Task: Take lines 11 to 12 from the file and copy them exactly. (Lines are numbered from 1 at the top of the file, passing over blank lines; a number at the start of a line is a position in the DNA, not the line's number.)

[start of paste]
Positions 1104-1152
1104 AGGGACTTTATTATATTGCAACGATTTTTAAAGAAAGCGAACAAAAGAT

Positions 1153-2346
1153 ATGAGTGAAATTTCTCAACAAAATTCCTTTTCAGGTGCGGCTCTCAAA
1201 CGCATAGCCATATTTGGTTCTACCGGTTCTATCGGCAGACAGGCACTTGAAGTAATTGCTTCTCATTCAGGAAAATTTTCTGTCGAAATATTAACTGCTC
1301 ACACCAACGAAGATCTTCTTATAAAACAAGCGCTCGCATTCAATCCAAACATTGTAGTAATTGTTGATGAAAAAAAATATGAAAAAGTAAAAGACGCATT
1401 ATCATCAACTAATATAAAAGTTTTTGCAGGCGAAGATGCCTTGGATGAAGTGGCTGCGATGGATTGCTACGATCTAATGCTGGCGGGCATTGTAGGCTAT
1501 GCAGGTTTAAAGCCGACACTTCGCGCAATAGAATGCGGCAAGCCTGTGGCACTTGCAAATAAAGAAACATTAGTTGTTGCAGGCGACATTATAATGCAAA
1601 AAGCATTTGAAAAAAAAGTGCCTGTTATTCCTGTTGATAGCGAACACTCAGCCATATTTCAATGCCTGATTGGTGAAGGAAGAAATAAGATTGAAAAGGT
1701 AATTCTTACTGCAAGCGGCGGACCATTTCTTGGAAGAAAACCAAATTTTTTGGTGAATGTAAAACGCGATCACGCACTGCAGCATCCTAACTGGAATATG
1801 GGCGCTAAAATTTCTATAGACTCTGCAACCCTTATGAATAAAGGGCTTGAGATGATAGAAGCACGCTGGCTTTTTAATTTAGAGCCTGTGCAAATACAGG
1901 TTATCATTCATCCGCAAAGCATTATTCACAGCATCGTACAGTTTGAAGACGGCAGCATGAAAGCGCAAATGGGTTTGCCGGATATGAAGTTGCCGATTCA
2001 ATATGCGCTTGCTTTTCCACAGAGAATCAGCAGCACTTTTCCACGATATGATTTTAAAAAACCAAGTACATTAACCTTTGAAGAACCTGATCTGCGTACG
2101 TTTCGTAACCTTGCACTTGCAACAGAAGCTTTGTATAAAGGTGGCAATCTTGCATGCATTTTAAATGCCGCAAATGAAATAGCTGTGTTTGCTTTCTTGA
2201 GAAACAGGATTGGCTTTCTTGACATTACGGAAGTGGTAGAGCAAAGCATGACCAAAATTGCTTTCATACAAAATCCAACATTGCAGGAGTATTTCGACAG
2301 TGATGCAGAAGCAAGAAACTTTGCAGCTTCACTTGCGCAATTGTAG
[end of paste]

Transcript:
1801 GGCGCTAAAATTTCTATAGACTCTGCAACCCTTATGAATAAAGGGCTTGAGATGATAGAAGCACGCTGGCTTTTTAATTTAGAGCCTGTGCAAATACAGG
1901 TTATCATTCATCCGCAAAGCATTATTCACAGCATCGTACAGTTTGAAGACGGCAGCATGAAAGCGCAAATGGGTTTGCCGGATATGAAGTTGCCGATTCA